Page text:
X-IvAp - IVAO Software Department

Your first flight with X-IvAp


IVAO virtual X-Plane client - X-IvAp

 

This is a walkthrough for people who are new to X-IvAp and/or IVAO. It describes how to connect to the IVAO network with X-IvAp. It may look complicated and very long at a first glance, but it really is quite simple. (Duh, thats easy for me to say...) I just explain a lot here, this is why this page is so long.
Don't panic.

If you are not using X-Plane, or if you are not using X-IvAp, you are wasting your time here.

I am assuming here that you already have X-IvAp installed, that it is not deactivated in the plugin manager and that you are not running XSquawkBox and, if you are on Windows, you have TeamSpeak? installed and are not running the IVAORW plugin. If any of this does not apply, I suggest to take action that it does before you continue.

 

X-Plane startup

Start X-Plane as usual, but please make sure that you are not on a runway before you continue (people tend to get very angry if you are logging in while being on the runway). The first thing you'll notice is a translucent window in your windshield, with some green text in it and some white stuff at the left and right borders. This is the User Interface (UI) window, and it can be hidden by pressing the Tab key. The white stuff at the side borders are meant to be buttons, you can click on them with your mouse. Usually there will be some text and an arrow in the UI window, right next to one of those buttons - there is now: on the right side, you see the text "MAIN". Press the button right next to it.

 

The MAIN screen

You should now be at the MAIN screen (in the middle on the top of the window, there should be a small label with says MAIN). At the left side, there are a bunch of numbers and there is something about VHF1 and VHF2. We will use this later, ignore it for now. At the right side, there are two labelled buttons: ACARS and SYSTEM. Don't push anything until I tell you to, just wait and see. Between those two buttons, it says "OFFLINE". This will change to "ONLINE" and your callsign when you connect to IVAO.

Below all that stuff, you see two dashed lines with a white line of text between them (X-IvAp x.x.x for Windows/Linux/Mac ready). Maybe you have a red line of text too, telling you that the server list could not be downloaded. That is OK, it happens from time to time, ignore it for now.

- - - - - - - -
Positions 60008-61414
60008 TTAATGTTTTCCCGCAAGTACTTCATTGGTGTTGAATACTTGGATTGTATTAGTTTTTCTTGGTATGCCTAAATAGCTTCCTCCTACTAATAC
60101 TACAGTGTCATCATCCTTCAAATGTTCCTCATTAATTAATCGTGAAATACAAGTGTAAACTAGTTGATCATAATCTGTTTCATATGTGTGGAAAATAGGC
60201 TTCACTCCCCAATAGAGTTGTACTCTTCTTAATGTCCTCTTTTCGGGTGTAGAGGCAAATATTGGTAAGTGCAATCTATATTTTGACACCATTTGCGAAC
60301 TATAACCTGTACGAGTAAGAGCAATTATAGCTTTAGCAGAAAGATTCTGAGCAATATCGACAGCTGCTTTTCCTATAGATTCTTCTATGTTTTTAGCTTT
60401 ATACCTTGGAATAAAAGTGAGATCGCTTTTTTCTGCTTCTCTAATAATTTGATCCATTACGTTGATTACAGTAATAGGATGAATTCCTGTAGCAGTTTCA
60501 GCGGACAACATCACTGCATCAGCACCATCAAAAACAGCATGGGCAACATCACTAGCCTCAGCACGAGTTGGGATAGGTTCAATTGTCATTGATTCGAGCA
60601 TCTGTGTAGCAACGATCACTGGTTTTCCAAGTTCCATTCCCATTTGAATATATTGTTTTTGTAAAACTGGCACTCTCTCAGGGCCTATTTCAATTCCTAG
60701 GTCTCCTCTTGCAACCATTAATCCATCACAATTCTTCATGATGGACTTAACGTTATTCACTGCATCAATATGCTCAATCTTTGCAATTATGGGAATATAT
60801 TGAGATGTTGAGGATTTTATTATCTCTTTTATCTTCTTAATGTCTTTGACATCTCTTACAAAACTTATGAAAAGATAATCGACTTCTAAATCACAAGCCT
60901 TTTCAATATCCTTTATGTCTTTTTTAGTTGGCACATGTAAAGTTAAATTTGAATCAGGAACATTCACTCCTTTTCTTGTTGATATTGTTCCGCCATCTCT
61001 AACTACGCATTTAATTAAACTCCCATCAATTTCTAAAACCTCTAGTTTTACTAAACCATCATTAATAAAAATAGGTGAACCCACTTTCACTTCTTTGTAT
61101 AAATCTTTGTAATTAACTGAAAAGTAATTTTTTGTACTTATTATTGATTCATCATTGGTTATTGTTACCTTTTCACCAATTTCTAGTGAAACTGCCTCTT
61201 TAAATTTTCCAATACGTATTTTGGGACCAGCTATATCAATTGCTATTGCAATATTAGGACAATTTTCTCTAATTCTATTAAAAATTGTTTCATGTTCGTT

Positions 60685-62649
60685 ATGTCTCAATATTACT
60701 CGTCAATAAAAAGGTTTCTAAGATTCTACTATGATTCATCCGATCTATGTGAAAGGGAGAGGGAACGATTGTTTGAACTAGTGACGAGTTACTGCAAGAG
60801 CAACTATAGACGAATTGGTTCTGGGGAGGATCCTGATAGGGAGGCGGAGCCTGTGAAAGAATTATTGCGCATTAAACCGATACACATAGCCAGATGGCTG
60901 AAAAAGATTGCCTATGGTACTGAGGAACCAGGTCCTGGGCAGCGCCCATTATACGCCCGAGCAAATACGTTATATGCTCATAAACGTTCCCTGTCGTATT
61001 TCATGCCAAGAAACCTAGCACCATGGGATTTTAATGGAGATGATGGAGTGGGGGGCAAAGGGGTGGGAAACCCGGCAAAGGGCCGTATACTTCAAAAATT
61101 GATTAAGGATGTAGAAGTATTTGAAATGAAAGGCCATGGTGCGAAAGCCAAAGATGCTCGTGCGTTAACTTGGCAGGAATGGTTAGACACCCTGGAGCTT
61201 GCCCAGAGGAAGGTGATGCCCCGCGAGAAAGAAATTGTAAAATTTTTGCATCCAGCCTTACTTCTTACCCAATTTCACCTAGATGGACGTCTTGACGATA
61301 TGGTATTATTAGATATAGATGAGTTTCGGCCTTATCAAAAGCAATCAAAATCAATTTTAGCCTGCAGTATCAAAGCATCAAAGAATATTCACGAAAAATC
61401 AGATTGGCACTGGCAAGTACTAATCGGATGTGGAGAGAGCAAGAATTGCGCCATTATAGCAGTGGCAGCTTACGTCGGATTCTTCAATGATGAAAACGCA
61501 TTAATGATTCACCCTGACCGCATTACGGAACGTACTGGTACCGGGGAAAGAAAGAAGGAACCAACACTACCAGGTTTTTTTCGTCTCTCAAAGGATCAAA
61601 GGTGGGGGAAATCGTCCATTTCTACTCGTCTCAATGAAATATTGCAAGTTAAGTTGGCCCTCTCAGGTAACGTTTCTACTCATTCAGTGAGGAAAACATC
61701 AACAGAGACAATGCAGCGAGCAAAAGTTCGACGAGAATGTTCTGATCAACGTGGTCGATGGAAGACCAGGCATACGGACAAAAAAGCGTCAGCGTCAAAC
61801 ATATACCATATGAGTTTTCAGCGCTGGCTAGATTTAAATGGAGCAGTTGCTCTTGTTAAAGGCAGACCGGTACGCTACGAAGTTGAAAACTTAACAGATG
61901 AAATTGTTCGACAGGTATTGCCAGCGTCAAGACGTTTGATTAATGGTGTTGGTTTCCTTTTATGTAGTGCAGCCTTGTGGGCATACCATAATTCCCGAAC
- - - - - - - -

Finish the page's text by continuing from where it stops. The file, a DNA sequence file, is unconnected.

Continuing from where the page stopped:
If you have some long red text in there, something is seriously wrong. Double-check your X-IvAp installation and make sure that XSquawkBox is not running at the same time. Read the support forum if you need more help.

In the last line of that window, you have a blinking cursor. Whenever you see that cursor there, it means that the UI window has the keyboard focus and that anything you type will end up in there. So don't try to lower your gear by pressing G while this cursor is there. When the UI window has the keyboard and you need it to do something in X-Plane (like, lowering your gear before you land), either click anywhere outside the UI window or hide the UI window by hitting the Tab key. If you clicked outside the window, it won't look much different - just that blinking cursor is gone. Click on the window (but not one of the buttons) to get it back.

The next step before you connect usually is to file a flight plan. Let's do that now.

  • Press the button next to ACARS
  • Press the same button again (SEND FLIGHTPLAN)
(you could also send a flightplan by pulling down the X-Plane menu bar, select Plugins -> X-Ivap -> Send Flightplan - but that wouldn't be so much fun, would it.)

 

Filing a flightplan

You are awarded with the flight plan window, a piece of work that wants to have quite a lot of information from you.

In the first line, enter:

  • your radio callsign (no dashes, DAL-4432 will be DAL4432)
  • flight rules (V = VFR, I = IFR, Y = IFR -> VFR, Z = VFR -> IFR)
  • type of your flight (S = scheduled, N = non-scheduled, G = general aviation, M = military, X... I forgot what that is)
Second Line:
  • Number: this is the number of aircraft this flightplan is for. Usually you enter 1 here, if you fly in formation, fill in the number of aircraft in the formation.
  • Type of aircraft: enter the ICAO Code of your aircraft here. If you don't know the ICAO code of your aircraft, you are in good company (I usually don't know it either). In this case, enter what you know about it, maybe "BOEING" or "CESSNA" or "SKYLANE" or "CONSTELLATION" - anything that is part of the ICAO code, the name of the manufacturer or the name of the aircraft model. Below of the text field there is a drop down list that updates its contents as you type. Once done, pick the apropriate entry from this list, and the text field will be filled with the ICAO code of your model. Cool, eh. Picking the aircraft from the list also updates the wake category, which is right next to the aircraft type field.